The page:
The Department of Energy and the DuPont Company have begun construction of a Defense Waste Processing Facility to immobilize radioactive waste now stored as liquids at the Department of Energy's Savannah River Plant. The immobilization process solidifies waste sludge by vitrification into a leach-resistant borosilicate glass. Development of the process has been the responsibility of the Savannah River Laboratory. As part of the development, two large-scale glass melter systems have been designed and operated with simulated waste. Experimental data from these operations show that process requirements will be met. 6 references, 8 figures, 4 tables

  13. Performance testing of large metallic seals

    International Nuclear Information System (INIS)

    Containment of radioactive material in spent fuel shipping casks can be achieved if the internal cavity pressure boundary is kept intact under both normal and accident conditions. The major potential boundary weakness is the seal used for cask closure. In an effort to evaluate parameters which influence closure seal performance, an experimental program has been undertaken. This paper describes the program, early results, and test hardware

  14. Performance testing of large metallic seals

    Energy Technology Data Exchange (ETDEWEB)

    Leisher, W. B.; Trujillo, A. A.

    1980-01-01

    Containment of radioactive material in spent fuel shipping casks can be achieved if the internal cavity pressure boundary is kept intact under both normal and accident conditions. The major potential boundary weakness is the seal used for cask closure. In an effort to evaluate parameters which influence closure seal performance, an experimental program has been undertaken. This paper describes the program, early results, and test hardware.

  15. Performance test of a TMS calorimeter

    International Nuclear Information System (INIS)

    Performance tests of a first calorimeter module using the room temperature liquid tetramethylsilane (TMS) as active element are described in detail. As absorber planed carbon steel slabs had been used. The charge yield is 70% of that in a very pure sample of the liquid. A long term stability of the signal with a lifetime of half a year has been realized. Experiences are described and the results explained in detail. (orig.)

  16. Performance tests on the NRPB thermoluminescent dosemeter

    CERN Document Server

    Shaw, K B

    1977-01-01

    Performance tests on the thermoluminescent dosemeter, designed at NRPB for use in the automated personal dosimetry system, are described. An ultra-thin lithium borate dosemeter has been developed for skin absorbed dose measurement. The X-ray, gamma-ray and beta-ray energy response of the dosemeter has been investigated and the angular response for the dosemeter has been examined. The annealing, read-out and stabilisation procedures for the dosemeter are described.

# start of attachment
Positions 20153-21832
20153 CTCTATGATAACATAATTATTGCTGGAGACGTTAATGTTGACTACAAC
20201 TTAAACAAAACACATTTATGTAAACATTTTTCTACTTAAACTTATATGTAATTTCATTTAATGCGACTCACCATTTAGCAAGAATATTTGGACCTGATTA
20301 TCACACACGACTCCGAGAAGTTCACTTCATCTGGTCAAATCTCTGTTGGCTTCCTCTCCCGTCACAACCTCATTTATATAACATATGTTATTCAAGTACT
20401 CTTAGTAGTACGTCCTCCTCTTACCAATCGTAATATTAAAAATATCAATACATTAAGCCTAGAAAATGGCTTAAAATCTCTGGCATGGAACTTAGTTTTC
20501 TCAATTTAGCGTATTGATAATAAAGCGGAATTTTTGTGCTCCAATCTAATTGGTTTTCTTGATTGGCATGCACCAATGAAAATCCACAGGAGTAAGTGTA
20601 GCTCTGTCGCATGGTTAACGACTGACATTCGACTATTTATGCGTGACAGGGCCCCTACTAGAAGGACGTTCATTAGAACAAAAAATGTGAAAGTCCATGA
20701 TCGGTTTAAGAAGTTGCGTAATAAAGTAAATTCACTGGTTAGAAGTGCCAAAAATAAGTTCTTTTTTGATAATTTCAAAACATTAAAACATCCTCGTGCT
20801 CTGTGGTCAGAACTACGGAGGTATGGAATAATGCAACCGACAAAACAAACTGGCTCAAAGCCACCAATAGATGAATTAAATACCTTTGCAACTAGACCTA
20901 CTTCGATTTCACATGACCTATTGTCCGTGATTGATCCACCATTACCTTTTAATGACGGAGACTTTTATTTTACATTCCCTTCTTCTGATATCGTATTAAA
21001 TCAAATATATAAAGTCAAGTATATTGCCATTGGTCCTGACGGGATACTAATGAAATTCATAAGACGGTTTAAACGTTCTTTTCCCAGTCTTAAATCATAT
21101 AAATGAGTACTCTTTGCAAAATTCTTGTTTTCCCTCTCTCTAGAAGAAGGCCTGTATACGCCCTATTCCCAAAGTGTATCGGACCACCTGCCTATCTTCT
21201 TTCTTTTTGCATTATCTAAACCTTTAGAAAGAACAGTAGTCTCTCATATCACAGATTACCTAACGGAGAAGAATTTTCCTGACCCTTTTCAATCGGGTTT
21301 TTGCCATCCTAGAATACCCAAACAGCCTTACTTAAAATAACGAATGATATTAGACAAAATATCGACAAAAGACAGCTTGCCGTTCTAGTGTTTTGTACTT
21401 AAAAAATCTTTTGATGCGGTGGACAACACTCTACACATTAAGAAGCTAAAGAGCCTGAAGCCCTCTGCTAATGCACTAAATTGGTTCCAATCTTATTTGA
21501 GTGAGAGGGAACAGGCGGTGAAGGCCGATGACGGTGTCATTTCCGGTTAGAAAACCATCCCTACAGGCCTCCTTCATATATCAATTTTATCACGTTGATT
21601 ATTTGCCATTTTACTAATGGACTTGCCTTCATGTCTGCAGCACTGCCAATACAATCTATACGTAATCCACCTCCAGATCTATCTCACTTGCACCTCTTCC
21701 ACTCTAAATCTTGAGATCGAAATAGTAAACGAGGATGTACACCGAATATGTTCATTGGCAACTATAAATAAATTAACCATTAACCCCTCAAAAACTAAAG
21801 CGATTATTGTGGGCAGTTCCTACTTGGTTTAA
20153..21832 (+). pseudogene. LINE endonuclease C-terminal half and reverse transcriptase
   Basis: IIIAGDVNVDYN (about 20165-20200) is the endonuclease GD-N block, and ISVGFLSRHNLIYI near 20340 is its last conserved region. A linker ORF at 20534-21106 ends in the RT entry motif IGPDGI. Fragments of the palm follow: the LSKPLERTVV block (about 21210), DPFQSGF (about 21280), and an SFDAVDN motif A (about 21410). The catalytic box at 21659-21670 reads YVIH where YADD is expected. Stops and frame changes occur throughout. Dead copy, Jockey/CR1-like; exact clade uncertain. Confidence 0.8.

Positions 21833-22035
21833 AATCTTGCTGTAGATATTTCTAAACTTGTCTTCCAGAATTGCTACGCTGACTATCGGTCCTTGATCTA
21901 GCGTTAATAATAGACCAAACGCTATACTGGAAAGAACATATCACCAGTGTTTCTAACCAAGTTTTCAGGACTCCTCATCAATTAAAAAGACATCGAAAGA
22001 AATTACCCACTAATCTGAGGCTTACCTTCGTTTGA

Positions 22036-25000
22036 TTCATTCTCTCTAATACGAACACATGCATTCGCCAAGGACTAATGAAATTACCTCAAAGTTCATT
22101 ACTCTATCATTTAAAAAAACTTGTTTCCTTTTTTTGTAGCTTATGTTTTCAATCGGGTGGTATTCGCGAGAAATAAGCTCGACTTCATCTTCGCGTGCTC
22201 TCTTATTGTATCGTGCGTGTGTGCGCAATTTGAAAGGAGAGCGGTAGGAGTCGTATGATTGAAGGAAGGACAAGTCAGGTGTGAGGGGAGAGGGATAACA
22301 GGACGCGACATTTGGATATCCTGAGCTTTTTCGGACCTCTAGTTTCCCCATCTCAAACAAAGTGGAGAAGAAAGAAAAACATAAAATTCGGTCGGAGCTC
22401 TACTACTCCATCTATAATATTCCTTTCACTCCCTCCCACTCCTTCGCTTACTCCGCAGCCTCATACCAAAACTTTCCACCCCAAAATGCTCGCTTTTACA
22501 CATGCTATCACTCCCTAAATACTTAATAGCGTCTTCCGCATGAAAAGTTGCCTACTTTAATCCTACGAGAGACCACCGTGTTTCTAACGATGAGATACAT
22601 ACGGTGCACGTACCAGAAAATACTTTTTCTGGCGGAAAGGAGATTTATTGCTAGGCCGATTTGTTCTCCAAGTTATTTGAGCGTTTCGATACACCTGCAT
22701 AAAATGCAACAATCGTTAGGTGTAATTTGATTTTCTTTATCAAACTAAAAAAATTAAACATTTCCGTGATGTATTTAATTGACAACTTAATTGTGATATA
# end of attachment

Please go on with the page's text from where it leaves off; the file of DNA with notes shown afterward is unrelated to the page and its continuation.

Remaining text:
17. MEMS performance challenges: packaging and shock tests

    Science.gov (United States)

    Chang, Jiyoung; Yang, Chen; Zhang, Bin; Lin, Liwei

    2011-06-01

    This paper describes recent advances in the MEMS performance challenges with emphases on packaging and shock tests. In the packaging area, metal to metal bonding processes have been developed to overcome limitations of the glass frit bonding by means of two specific methods: (1) pre-reflow of solder for enhanced bonding adhesion, and (2) the insertion of thin metal layer between parent metal bonding materials. In the shock test area, multiscale analysis for a MEMS package system has been developed with experimental verifications to investigate dynamic responses under drop-shock tests. Structural deformation and stress distribution data are extracted and predicted for device fracture and in-operation stiction analyses for micro mechanical components in various MEMS sensors, including accelerometers and gyroscopes.

  18. Some aspects of the treatment of typical off-gas streams from reprocessing plants

    International Nuclear Information System (INIS)

    The development of a fluidized sand-bed filter for filtration of particulate activity as applied to the process off-gas systems in fuel reprocessing plants, and an evaluation of its efficiency, is described. A comparative statement of the relative merits of various other filtration systems, such as the deep-bed glass fibre filters and the fixed sand-bed filters for such application, is made and a composite filtration system consisting of a fluidized sand-bed pre-filter and a final glass fibre polishing filter is recommended. Also included are studies carried out on the use of stainless steel sieve plates as de-entrainers, proposing a correlation for efficiency. (author)

  19. Purification of exhaust air and off-gas in nuclear power stations

    International Nuclear Information System (INIS)